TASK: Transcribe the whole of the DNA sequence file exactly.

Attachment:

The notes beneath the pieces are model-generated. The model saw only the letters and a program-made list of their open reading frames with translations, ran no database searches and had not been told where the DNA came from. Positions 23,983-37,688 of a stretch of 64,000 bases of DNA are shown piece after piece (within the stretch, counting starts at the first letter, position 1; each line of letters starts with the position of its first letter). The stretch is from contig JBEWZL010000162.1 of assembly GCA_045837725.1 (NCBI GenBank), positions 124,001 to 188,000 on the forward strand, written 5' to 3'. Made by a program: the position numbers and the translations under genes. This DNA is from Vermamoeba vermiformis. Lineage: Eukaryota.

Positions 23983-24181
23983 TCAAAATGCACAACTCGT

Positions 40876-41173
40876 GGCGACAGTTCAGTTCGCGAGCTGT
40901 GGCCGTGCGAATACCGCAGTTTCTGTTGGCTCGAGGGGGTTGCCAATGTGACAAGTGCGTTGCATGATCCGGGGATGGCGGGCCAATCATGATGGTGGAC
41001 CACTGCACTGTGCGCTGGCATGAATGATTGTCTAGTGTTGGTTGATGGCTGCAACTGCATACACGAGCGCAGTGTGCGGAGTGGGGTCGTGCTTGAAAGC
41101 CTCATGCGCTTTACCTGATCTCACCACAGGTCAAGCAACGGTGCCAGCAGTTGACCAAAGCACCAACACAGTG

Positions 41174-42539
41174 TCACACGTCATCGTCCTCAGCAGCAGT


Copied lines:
The notes beneath the pieces are model-generated. The model saw only the letters and a program-made list of their open reading frames with translations, ran no database searches and had not been told where the DNA came from. Positions 23,983-37,688 of a stretch of 64,000 bases of DNA are shown piece after piece (within the stretch, counting starts at the first letter, position 1; each line of letters starts with the position of its first letter). The stretch is from contig JBEWZL010000162.1 of assembly GCA_045837725.1 (NCBI GenBank), positions 124,001 to 188,000 on the forward strand, written 5' to 3'. Made by a program: the position numbers and the translations under genes. This DNA is from Vermamoeba vermiformis. Lineage: Eukaryota.

Positions 23983-24181
23983 TCAAAATGCACAACTCGT

Positions 40876-41173
40876 GGCGACAGTTCAGTTCGCGAGCTGT
40901 GGCCGTGCGAATACCGCAGTTTCTGTTGGCTCGAGGGGGTTGCCAATGTGACAAGTGCGTTGCATGATCCGGGGATGGCGGGCCAATCATGATGGTGGAC
41001 CACTGCACTGTGCGCTGGCATGAATGATTGTCTAGTGTTGGTTGATGGCTGCAACTGCATACACGAGCGCAGTGTGCGGAGTGGGGTCGTGCTTGAAAGC
41101 CTCATGCGCTTTACCTGATCTCACCACAGGTCAAGCAACGGTGCCAGCAGTTGACCAAAGCACCAACACAGTG

Positions 41174-42539
41174 TCACACGTCATCGTCCTCAGCAGCAGT